Three weeks ago, with much fanfare, a team of scientists unveiled the fossil skeleton of Ardi, a 4-foot-tall female primate who lived and died 4.4 million years ago in what is now Ethiopia. According to her discoverers, Ardi - short for Ardipithecus ramidus, her species - is our oldest known ancestor. She predated Lucy, the fossilized Australopithecus afarensis that previously had claimed the title, by 1.2 million years.
The papers announcing the find described a transitional specimen, with the long arms and short legs of an ape and strong, grasping big toes suited to life in the trees, but also a pelvis whose shape allowed her to walk upright on the ground below.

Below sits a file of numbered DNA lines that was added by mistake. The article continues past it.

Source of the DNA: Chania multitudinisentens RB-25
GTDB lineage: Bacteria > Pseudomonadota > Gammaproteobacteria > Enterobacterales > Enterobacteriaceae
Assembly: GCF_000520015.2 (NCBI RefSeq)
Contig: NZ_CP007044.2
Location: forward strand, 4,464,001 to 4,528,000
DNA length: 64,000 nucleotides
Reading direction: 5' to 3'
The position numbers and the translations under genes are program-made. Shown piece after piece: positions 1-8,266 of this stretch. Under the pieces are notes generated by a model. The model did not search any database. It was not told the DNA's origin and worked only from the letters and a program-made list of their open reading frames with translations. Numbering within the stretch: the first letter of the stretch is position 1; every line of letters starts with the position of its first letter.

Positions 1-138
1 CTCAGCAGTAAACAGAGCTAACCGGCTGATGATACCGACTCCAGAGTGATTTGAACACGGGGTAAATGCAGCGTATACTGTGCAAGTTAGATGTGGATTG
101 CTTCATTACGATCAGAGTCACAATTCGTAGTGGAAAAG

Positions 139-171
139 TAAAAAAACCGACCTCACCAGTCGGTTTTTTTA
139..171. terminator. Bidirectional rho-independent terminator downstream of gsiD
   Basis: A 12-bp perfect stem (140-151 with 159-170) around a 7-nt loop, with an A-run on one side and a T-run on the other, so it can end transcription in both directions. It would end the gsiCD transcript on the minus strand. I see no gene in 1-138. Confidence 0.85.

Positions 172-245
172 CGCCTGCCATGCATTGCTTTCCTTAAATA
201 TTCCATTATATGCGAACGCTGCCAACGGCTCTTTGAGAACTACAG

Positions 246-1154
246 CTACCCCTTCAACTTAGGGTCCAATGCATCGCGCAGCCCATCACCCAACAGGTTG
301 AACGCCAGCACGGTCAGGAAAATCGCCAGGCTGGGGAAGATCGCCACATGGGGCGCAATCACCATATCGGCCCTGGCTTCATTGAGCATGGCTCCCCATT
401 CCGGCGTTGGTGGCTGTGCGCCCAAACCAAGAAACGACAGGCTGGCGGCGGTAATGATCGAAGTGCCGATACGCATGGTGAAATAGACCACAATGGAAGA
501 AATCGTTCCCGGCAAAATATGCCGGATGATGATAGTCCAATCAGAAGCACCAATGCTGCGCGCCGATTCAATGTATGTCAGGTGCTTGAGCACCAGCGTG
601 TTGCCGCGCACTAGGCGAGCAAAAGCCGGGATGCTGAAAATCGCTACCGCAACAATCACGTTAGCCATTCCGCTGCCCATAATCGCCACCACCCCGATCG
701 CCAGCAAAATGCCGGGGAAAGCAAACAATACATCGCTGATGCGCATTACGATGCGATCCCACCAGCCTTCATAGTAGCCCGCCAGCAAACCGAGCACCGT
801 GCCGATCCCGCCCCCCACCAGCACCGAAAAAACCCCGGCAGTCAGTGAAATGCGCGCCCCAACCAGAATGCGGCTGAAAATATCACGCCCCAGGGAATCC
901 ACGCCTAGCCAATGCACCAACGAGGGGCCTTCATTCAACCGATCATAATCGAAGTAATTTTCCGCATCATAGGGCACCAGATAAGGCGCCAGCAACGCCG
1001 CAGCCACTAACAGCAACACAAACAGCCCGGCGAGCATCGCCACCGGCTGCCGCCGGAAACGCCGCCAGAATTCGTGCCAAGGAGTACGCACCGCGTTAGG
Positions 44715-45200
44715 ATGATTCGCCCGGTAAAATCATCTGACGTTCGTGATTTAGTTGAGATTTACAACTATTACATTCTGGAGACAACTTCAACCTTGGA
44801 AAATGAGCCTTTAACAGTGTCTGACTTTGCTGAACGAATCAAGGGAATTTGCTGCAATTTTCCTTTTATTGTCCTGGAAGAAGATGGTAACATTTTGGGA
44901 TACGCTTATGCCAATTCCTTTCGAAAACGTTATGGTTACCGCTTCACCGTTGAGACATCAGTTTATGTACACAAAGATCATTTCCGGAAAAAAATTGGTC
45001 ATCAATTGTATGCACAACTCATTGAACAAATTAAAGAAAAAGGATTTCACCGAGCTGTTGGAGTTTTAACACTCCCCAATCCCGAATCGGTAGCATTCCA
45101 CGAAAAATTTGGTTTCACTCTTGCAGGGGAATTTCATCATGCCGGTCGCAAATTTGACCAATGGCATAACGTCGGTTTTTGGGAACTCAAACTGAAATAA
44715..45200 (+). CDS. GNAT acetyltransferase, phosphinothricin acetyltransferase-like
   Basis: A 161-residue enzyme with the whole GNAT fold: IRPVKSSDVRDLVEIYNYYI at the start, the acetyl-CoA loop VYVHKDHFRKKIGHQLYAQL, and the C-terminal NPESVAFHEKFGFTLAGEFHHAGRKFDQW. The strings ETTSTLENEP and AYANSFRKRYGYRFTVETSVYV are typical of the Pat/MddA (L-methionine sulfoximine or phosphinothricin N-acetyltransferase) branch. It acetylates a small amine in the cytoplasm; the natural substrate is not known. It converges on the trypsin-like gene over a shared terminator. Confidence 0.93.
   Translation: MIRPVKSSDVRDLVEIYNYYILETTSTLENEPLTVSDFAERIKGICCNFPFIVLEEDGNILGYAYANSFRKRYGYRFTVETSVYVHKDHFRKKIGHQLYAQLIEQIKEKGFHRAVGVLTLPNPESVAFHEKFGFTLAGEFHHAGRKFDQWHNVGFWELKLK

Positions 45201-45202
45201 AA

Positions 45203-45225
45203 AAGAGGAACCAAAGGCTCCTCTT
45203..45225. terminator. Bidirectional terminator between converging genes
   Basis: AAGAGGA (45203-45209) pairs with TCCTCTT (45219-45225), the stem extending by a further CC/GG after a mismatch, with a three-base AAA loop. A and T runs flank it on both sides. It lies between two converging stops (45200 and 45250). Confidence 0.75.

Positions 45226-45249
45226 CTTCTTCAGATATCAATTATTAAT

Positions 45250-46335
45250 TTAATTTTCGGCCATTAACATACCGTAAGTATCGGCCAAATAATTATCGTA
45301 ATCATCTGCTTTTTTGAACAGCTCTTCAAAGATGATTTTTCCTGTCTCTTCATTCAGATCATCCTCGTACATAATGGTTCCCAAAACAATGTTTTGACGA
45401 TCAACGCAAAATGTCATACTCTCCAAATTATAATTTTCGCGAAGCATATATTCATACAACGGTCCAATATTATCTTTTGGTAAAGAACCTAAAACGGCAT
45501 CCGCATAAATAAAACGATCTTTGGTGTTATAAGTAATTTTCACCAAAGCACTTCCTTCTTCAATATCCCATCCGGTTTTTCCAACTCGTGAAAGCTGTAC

That, at least, is what one discovered by following the coverage in the Western press, or by reading the scientific papers themselves, published in the journal Science. If you learned about Ardi on the Arabic-language version of Al Jazeera’s website, however, you discovered something else: The find disproved the theory of evolution.
“Ardi Refutes Darwin’s Theory,” Al Jazeera announced, in an Oct. 3 article not available on the English version of the website. “American scientists have presented evidence that Darwin’s theory of evolution was wrong,” the article opened. “The team announced yesterday that Ardi’s discovery proves that humans did not evolve from ancestors that resemble chimpanzees, which refutes the longstanding assumption that humans evolved from monkeys.”